Wed 01/23/2019 14:03 PM
- As most of the the federal government remains closed, merging parties should expect further delays in their antitrust reviews, according to several antitrust practitioners who spoke with Reorg M&A.
- Debbie Feinstein, head of the global antitrust group at Arnold & Porter, said that during the shutdown there might be fewer people involved in the review of any particular merger. Matters are deemed either essential or non-essential, and even the staffers who are working on essential matters are not allowed to work on non-essential matters, she said.
- Practitioners also told Reorg M&A that the continuance of the shutdown would likely lead to more second requests. They said they expect such second requests to be broader in scope than would normally be the case.
As the U.S. government shutdown continues, mergers are likely to be affected by tactics such as pull-and-refiles and overly broad second requests, according to several antitrust practitioners who spoke with Reorg M&A.
Debbie Feinstein, head of the global antitrust group at Arnold & Porter, said that during the shutdown there might be fewer people involved in the review of any particular merger. Many companies are dealing with the shutdown situation by pulling and refiling, said Feinstein, who was previously the director of the FTC Bureau of Competition.
Merger investigations are deemed either essential or non-essential, and even the staffers who are working on essential matters are not allowed to work on non-essential matters, she said. Matters are deemed essential if there is a timeline, because the government might lose its ability to take action after certain deadlines, Feinstein added.
According to George Paul, an antitrust partner at White & Case, the DOJ and FTC will issue more and broader second requests during the shutdown. “I anticipate that we will see more transactions [receiving second requests] because the agencies are essentially playing defense and buying more time,” Paul said.
An antitrust practitioner who represents clients before the agencies agreed, noting that second requests are “kind of the only way for them to stop the clock” on transactions nearing the end of their initial or extended waiting period.
As the longest shutdown in U.S. history has now entered its 33rd day, many transactions have already seen extensions in their reviews. For instance, companies in major telecom transactions have pulled and refiled
their paperwork, while companies in the defense industry have received second requests
during the shutdown.
Jay Levine, co-chair of the antitrust and consumer protection group at the law firm Porter Wright Morris & Arthur, said the shortage of economists at the agencies has likely delayed transactions. “Economists are fairly integral to many things in investigations,” said Levine. “They’re relevant to analyses staff want conducted, and even interviews of industry witnesses. Staff may have certain questions they want to understand.”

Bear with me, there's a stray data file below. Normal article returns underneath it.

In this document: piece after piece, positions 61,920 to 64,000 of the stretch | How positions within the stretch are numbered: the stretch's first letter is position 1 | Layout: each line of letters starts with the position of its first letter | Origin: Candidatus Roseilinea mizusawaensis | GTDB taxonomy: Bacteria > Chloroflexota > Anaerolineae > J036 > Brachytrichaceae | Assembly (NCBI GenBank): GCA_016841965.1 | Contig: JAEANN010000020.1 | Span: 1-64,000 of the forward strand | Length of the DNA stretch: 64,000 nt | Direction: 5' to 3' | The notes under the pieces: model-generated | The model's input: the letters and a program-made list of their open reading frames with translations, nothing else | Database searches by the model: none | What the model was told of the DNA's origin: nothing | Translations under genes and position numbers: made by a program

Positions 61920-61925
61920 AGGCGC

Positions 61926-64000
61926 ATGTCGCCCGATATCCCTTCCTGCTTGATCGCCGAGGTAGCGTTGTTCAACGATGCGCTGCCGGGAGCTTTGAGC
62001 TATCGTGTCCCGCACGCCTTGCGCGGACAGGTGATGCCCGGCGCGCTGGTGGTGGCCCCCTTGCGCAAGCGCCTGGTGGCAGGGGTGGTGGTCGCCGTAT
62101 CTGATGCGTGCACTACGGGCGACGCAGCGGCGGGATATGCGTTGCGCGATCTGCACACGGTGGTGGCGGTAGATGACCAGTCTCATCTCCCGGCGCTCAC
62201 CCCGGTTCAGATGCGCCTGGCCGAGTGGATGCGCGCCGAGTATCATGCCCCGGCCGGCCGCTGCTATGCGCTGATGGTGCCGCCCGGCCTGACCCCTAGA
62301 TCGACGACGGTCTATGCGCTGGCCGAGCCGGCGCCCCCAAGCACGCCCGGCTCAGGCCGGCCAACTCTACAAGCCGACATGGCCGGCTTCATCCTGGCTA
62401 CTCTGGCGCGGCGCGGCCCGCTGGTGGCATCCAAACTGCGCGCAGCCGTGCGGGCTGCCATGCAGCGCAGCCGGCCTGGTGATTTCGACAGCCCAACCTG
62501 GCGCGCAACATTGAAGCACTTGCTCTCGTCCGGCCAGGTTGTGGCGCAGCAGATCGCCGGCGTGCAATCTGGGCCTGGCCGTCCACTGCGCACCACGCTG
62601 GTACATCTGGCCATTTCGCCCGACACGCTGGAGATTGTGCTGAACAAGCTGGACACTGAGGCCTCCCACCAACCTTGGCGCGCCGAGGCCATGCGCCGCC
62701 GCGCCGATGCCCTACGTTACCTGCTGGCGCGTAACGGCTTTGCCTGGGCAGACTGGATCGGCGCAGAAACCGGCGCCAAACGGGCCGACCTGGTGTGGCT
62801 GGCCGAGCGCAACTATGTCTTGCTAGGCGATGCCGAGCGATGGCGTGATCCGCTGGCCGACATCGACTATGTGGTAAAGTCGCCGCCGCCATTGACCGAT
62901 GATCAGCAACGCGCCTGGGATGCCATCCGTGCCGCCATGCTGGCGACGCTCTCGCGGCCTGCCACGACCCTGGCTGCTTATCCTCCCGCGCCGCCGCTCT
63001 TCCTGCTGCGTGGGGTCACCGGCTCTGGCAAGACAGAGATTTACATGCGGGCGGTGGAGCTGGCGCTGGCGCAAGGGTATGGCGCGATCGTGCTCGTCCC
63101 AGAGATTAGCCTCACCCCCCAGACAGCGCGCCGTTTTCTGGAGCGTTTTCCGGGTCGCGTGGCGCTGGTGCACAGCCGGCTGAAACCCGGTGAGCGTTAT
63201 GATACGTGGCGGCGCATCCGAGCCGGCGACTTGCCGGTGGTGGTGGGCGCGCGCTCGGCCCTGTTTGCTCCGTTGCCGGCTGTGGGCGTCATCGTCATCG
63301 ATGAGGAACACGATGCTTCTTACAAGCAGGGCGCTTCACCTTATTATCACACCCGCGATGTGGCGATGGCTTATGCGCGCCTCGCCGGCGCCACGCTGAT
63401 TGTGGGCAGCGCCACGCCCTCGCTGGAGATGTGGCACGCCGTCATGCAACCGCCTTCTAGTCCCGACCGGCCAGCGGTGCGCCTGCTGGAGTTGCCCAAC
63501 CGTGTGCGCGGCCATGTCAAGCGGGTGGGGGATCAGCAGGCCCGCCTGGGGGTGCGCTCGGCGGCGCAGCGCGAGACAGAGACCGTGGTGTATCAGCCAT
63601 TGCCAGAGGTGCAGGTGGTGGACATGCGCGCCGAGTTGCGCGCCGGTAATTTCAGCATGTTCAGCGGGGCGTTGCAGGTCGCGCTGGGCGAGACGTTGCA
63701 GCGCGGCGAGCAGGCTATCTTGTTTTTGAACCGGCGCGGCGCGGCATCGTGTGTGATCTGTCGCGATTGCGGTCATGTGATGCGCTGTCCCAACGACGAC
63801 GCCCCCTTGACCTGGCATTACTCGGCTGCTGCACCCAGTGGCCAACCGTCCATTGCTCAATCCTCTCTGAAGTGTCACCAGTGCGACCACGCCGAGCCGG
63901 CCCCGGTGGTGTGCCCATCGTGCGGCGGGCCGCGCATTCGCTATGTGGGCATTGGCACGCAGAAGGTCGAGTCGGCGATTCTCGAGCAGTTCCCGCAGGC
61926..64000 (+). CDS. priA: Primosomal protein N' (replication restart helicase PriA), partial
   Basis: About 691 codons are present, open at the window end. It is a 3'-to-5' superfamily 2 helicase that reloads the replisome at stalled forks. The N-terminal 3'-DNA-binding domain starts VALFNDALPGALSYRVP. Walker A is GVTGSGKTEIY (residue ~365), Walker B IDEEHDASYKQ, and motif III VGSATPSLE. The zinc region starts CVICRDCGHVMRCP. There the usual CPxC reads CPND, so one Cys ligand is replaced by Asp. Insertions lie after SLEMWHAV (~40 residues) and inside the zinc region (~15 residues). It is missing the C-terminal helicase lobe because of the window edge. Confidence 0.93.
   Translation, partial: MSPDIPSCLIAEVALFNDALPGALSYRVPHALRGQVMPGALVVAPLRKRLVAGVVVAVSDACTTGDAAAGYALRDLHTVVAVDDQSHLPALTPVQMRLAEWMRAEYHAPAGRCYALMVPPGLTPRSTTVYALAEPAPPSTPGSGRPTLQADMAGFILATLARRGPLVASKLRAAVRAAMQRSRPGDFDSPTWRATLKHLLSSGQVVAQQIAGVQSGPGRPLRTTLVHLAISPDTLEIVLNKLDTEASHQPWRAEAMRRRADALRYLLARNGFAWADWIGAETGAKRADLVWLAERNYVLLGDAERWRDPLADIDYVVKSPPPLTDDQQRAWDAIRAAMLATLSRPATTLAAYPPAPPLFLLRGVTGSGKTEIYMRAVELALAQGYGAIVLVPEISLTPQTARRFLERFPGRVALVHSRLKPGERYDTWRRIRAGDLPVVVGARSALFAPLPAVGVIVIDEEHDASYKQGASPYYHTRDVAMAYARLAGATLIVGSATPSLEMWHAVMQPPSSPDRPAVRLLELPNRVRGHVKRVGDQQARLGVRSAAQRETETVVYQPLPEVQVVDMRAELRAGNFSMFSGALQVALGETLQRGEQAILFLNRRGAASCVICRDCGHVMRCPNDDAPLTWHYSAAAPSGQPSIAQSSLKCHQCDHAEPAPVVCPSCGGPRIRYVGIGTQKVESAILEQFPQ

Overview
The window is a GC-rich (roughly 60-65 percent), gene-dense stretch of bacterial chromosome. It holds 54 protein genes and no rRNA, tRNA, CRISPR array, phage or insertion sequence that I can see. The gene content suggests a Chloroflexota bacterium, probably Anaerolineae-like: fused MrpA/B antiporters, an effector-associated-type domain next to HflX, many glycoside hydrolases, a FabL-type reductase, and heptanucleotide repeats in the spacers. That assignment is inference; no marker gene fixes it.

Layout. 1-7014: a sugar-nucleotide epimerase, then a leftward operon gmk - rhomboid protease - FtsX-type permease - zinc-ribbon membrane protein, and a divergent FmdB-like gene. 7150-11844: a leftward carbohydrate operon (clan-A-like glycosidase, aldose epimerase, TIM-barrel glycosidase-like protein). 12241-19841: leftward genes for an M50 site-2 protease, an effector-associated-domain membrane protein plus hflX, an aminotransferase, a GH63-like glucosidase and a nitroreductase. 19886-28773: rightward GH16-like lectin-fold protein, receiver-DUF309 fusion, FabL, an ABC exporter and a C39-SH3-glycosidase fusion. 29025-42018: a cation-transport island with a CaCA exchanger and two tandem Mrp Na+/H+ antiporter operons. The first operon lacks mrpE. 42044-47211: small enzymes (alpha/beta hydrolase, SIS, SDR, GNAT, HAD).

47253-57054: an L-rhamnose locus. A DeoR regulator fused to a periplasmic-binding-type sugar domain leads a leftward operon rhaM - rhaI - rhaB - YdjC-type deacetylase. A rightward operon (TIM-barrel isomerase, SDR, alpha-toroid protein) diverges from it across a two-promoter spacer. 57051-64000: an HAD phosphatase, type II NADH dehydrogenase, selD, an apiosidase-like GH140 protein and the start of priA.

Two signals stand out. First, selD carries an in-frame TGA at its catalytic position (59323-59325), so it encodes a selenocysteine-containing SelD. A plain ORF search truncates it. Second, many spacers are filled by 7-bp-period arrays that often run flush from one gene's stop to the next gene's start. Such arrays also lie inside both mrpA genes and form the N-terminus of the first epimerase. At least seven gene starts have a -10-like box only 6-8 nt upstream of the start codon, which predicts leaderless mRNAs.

Both the DOJ and FTC have operated with partial staffing on merger reviews since the shutdown started. Under the DOJ’s contingency plan
, only about 40% of division staff have continued work, a little over half being attorneys, while under the FTC’s latest plan
, only 43% of the Bureau of Competition and 9% of the Bureau of Economics are expected to continue working. It is unclear exactly how many economists are currently available at each agency.
A lack of economists can be particularly important when staff considers issuing a second request. When the agencies during the shutdown see that a transaction could reasonably carry antitrust concerns, they may not have the economists available to help narrow the scope of information described in the second request to the merging parties. For this reason, second requests are more likely to be overly broad in scope during the shutdown, causing companies to spend additional time and money to comply, Levine said.
Paul agreed that second requests will likely be broader, noting that the agencies likely have limited time to work out the scope with merging parties. “With such limited resources, the agencies will not have sufficient time to work with the parties to eliminate any but the most basic potential overlaps,” according to Paul. “Instead of working with the parties to eliminate potential areas of concerns, the staff will be forced to devote all of their efforts to ensuring that the second request does not let any problematic overlaps slip through the cracks.”
According to Amanda Wait, an antitrust partner at Norton Rose Fulbright, the agencies typically aim to get the scope of second requests “just right,” which is a tough task during the shutdown. “They try hard to maintain those cooperative practices,” said Wait, who previously worked at the FTC. Usually, agency staff will undertake multiple discussions with the merging parties to try to come to agreement on a second request’s scope. “But that often cannot happen during the shutdown,” she said.
--Matt Tracy, Ryan Lynch and Alexandra Wilts